“Who are you?”
That’s the opening line from Laura Eason’s Sex with Strangers, running now through Feb. 17 at Left Edge Theatre. It’s a question that lingers throughout the Diane Bailey–directed production.
In the good ol’ days, getting to know someone meant hanging out, dating, talking on the phone for hours, etc. With the advent of the cell phone and social media, these days you get to “know” someone via a Google search and a look at a person’s Facebook or Instagram accounts.
But is a person’s online presence a true reflection of that person or is it simply a persona crafted for the medium? As Shakespeare said, “One man in his time plays many parts.”
What part is Ethan (Dean Linnard) playing when he happens to run into his literary idol Olivia (Sandra Ish) at a lakeside retreat? Is he the young, cocky misogynist behind the Sex with Strangers blog that documented 52 weeks of sexual conquests, or is he the sensitive, thoughtful scribe now seeking to be taken seriously as a writer? Is it really just a chance encounter between him and Olivia, or is there something nefarious going on?
Ostensibly, he’s there for the same reasons as Olivia. He’s there to write. He needs to deliver a screenplay based on the bestselling books compiled from his blog. Olivia, who basically gave up writing after the failure of her first novel, continues to write but only for herself. She’s retreated to the safety of academia, unable to fathom a return to the literary world.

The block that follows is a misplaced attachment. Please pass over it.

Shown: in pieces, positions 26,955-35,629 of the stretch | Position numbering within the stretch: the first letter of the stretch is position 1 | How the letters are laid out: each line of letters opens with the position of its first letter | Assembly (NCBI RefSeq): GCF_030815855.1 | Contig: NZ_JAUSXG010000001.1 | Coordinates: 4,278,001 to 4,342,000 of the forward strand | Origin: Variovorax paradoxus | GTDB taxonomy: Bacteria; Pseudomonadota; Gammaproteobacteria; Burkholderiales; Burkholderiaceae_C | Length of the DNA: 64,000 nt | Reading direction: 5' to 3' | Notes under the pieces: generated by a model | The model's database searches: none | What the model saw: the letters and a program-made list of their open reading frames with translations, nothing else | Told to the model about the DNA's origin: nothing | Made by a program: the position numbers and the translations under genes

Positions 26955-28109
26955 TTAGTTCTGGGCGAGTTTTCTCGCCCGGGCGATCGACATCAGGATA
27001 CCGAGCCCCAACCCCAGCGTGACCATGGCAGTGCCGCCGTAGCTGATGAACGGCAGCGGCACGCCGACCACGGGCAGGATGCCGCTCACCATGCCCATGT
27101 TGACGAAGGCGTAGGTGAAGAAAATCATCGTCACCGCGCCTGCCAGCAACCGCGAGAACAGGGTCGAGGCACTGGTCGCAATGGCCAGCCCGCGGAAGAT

Snowbound in a rural cottage and cut off from the world (no WiFi), what’s there to do but talk and, eventually, have sex? In between the bouts of coitus, they get to know each other with Ethan insisting he’s really not the person he portrayed himself as on his blog—OK, he is, but he won’t be to Olivia—and he wants to help bring Olivia back into the literary fold. Will Olivia succumb to his charms? And who is charming who?
Credulity is strained throughout Eason’s story, but if you buy into the premise, it’s a rather interesting tale. While often funny, there’s a dark current running beneath it all buttressed by the ambiguity of the ending.
Linnard and Ish do well with their multilayered characters. By the show’s conclusion, we still don’t know who they really are, which makes sense, because they don’t either.
Rating (out of 5): ★★★★